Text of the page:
Historically, it had always been the main task of business to market products (or services like news information) to an audience. Success rested on the ability to gauge interest and predict trends—an elusive goal for many. In addition, the media of the past itself had limitations. Dominating the media were niches with limited crossover. Any particular medium, even though having a loose relation to other forms of communication, for the most part did not infringe on the territory of the other. Television was separate from radio, and both were distinct from print, which itself was split into magazines and newspapers. There was little coherence across platforms.
The rise of the participatory culture of the Internet changed all that. Convergence puts providers of content, as well as consumers, in a turbulent climate of information. The Internet succeeds in binding traditional forms of communications, becoming a sort of convergence glue. It is hard to imagine any form of news or entertainment that is not now embracing the Internet as a way to connect and expand its core audience.
The Internet is only the most visible catalyst of convergence. Newspapers and television have become increasingly cooperative, where stations are “partnering” with papers to offer more in-depth product. Of course, such consolidations also stem from a struggling economy, where cutbacks are commonplace.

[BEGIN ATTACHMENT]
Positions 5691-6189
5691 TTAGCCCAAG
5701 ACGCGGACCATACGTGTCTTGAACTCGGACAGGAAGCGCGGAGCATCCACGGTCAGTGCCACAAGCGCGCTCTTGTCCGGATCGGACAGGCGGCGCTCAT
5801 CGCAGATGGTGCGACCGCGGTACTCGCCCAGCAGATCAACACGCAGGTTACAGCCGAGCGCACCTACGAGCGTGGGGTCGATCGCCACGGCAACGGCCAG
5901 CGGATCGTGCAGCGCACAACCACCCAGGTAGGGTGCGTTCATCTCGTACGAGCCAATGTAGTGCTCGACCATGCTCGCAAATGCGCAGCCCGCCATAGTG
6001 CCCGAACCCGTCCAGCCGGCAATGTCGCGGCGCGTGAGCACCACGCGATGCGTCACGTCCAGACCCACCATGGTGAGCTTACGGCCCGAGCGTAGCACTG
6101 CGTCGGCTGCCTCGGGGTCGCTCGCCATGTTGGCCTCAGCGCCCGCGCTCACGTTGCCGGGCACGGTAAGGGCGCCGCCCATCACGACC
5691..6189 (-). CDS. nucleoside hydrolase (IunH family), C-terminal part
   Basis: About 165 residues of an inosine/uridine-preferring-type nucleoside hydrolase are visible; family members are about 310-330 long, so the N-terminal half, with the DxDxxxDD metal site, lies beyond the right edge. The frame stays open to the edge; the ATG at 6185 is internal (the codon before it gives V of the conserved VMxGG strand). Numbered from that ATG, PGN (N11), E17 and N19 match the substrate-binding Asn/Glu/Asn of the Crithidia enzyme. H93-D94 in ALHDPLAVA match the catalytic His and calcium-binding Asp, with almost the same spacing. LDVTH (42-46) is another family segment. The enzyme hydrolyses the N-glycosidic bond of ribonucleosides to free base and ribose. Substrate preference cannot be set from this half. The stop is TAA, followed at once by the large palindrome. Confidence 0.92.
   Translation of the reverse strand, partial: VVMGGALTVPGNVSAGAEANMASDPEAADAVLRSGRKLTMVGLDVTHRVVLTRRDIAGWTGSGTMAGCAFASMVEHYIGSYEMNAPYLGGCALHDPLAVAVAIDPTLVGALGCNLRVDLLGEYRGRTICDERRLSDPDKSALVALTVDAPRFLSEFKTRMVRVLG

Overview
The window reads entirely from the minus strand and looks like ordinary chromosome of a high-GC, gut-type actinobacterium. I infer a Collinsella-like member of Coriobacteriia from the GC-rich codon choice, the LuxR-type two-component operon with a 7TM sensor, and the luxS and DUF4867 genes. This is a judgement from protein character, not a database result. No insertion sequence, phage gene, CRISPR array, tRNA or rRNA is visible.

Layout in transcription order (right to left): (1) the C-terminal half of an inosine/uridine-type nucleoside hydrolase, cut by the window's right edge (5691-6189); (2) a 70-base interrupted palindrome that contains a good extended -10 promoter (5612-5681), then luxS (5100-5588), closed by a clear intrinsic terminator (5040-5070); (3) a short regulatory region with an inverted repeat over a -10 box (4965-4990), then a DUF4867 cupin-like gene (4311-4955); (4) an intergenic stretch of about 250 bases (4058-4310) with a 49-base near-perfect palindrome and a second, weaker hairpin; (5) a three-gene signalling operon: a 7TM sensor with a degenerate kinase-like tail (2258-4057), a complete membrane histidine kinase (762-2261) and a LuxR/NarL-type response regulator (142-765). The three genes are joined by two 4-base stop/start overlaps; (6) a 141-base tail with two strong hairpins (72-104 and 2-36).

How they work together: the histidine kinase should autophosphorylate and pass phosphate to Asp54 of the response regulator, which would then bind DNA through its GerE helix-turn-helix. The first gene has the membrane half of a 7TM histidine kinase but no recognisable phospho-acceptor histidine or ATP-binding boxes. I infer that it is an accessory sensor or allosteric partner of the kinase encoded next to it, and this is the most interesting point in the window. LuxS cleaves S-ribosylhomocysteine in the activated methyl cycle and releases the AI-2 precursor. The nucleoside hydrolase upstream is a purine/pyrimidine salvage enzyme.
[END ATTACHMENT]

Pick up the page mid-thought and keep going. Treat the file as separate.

The struggle to keep up with reader preferences reflects not only an age-old need for business to predict flowing trends, but also to keep up with a now-raging torrent of tastes, set about in a hyper-drive. Blink and you will miss your next customer.
Convergence represents a movement of information through channels that are constantly broadening, as opposed to the centralized models of the past. In our participatory culture, new technologies give consumers a great degree of freedom. They have the power to change preferences, and do not hesitate to exercise that power. Media organizations are competing for readers and viewers with a frenzy unlike any time in history.